Monday, December 14, 2009

How to Learn What Code is Actually Disabling IRQs?

When one applies the PREEMPT_RT patch the spinlocks & mutexes get horribly overloaded. cli/sti use is frowned upon (x86) so one ends up with macros of macros of macros for locking so it is a head ache to see what functions are actually disbling interrupts.

Yet we are on x86 and the locking sequence generated by GCC is simple:
or could by a bit more complicated:
pop %reg
push %reg
Luckily I used objdump and a bit of massaging come to the rescue in the form of a neat script that finds all the object files that make up the compiled kernel and then searches the disassembler output for these sequences.

Bonus: the function names that do the locking are also printed.

Here comes [run it at the root of the kernel tree after you compile the kernel]:

# This file is licensed under GPLv2

# Note this works only with x86 code

trap "rm -f $obj_list" 0 1 2 15

function extractcli()

[ ! -r "$file" ] && return 1;

[ -z "$OBJDUMP" ] && OBJDUMP=${CROSS_COMPILE}objdump

$OBJDUMP -dSCl $file | awk 'BEGIN {
/(^[a-zA-Z_]|cli[^a-z]|popf|sti[^a-z])/ && !/(file format|Disassembly)/ {
if($0 ~ /^[a-zA-Z_]/) {
} else {
F[idx]=(F[idx] "\n" "\t" $1 "\t" $NF);
for(idx in F) {
print (" " idx F[idx])
return 0

# main

find -type f -name '*.o' > $obj_list
for obj in $(cat $obj_list)
o=$(echo $obj | sed 's/^\.\///g')
[ "$o" = 'vmlinux.o' ] && continue; # this is the whole kernel
echo $o | grep -q 'built-in\.o' && continue; # these are aggregations

echo -en " \r$o" 1>&2
cnt=$(objdump -dS $o | grep -cw cli)
[ "$cnt" = '0' ] && continue;

echo -en " \r" 1>&2

c=$(echo $o | sed 's/\.o$/\.c/g')
S=$(echo $o | sed 's/\.o$/\.S/g')
[ -f "$c" ] && src="$c"
[ -f "$S" ] && src="$S"

echo "$o: $cnt, src: $src"
extractcli $o
As usual awk comes to the rescue.


P.S. I looked for a decent decompiler for Linux other than objdump but I found only ancient ones and all broken. This is annoying as sometimes I need to see what external functions are called by an object file (.o).

Monday, December 7, 2009

DTS Headaches on a PPC440EPx Board

I had problems trying to get an ST RTC chip to be recognized by Linux. The chip was attached to the I2C bus 0 at address 0x68, the chip is supported by Linux but the two did not talk.

This is a custom board made specially for my US employer. The vendor brought up U-Boot, tested the peripherals with it and that was about it. I tried the kernel in a Sequoia configuration and no luck, I haggled the board vendor and they gave me a Linux kernel that booted on the board but did not detect much of the hardware.

By playing with the kernel config I got it to sniff the NOR flash and to partition it using a command-line scheme but the RTC chip was a mistery.

I dug a bit in the kernel source and docs and learned that the kernel expects from the bootloader a flattned device tree yet U-Boot does not provide that. The vendor provided a DTS file that has a textual representation of the devices but it did not get the RTC right.

By poking around I learned that the PPC kernel is matching text labels ("compatible") provided by the device drivers against the labels in the device tree. I hacked those a bit and the RTC works fine now.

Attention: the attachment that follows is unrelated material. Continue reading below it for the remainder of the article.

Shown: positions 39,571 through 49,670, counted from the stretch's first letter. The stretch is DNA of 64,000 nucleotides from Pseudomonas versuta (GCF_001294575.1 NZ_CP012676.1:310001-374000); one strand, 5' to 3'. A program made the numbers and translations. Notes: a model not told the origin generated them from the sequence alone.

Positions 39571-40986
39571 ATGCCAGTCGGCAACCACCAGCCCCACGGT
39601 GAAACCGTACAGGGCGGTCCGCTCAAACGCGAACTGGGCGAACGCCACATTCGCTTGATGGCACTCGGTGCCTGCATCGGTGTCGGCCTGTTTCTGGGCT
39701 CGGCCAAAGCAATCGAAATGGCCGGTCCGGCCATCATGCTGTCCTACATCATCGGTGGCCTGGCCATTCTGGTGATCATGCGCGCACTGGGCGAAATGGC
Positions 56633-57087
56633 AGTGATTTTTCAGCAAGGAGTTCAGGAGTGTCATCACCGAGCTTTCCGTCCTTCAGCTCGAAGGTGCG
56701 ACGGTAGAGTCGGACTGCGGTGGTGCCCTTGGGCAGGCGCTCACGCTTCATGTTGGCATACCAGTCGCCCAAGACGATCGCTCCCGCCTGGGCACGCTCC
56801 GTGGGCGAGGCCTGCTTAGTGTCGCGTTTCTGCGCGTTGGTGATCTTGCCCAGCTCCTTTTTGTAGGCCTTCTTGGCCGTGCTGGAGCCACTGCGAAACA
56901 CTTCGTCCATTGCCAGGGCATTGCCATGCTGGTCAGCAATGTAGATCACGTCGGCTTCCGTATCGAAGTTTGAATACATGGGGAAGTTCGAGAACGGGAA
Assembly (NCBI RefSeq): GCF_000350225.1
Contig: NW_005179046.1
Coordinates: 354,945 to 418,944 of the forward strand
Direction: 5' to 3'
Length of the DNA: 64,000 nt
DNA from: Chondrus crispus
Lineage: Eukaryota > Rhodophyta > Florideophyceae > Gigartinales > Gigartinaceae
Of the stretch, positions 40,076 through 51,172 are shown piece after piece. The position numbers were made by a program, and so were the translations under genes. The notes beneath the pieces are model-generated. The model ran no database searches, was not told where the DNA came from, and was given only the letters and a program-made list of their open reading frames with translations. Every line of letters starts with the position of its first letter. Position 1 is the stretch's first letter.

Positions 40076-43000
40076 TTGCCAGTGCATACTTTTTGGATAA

Friday, December 4, 2009

Linux 2.6.31/PREEMPT_RT and Hard IRQs

I was trying to improve the latency of an ISR which serves an IRQ which fires every 100 uS. As a Softirq even when running at the highest priority the latency would some times slip to 1500 uS which is unacceptable (dd if=/dev/hda of=/dev/null comes to mind as a reason, hda is a slooow Compact Flash).

It does not help that the ISR is crunching numbers and doing float calculation in interrupt context. This ISR munches about 25 uS and should execute as close as possible to the beginning of the 100 uS interval.

So I tried to use a hard IRQ (IRQF_NODELAY) which was not good as the kernel would BUG_ON in rtmutex.c:807 when a process was trying to read from the character device which belonged to the driver which used the said IRQ.

I learned that spin_lock/spin_unlock are being overloaded by PREEMPT_RT by rt_mutex_lock/rt_mutex_unlock which do not seem to be compatible with hard IRQs: the mutex gets double-locked by the "current" process altho the two contenders are the hard-IRQ and code executed on behalf of a user process. I think this is bonkers.

I managed to get it working by using "atomic_" spinlock primitives which basically boil down [in disasm output] to cli/sti.


Thursday, December 3, 2009

A Nice Kernel Trick for x86

Today I learnt a nice way to obtain the number of microseconds since the power-up of the CPU using a P5 performance counter via (rdtsc). This instruction returns the number of ticks since power-up but it can be scaled to microseconds by dividing the number by the CPU frequency (in MHz).

The kernel code reads:
#include <linux/kernel.h>
#include <linux/cpufreq.h>

unsigned long long uSecSinceBoot()
volatile unsigned long long int cpu_ticks;

"mov %%edx, %%ecx\n\t"
:"=A" (cpu_ticks));

unsigned long long div = cpu_ticks * 1000;
do_div(div, cpu_khz); // TRICK! div is modified, do_div() returns reminder

return div;
I am using do_div() as on x86/32 bits long-long division is supported by GCC via an external function (_udivdi3) which usually lives in libgcc but it is not provided by the kernel.


P.S. I did extract _udivdi3 from libgcc and then disassembled/reassembled it but it's a pain. do_div is the right thing to use in the kernel.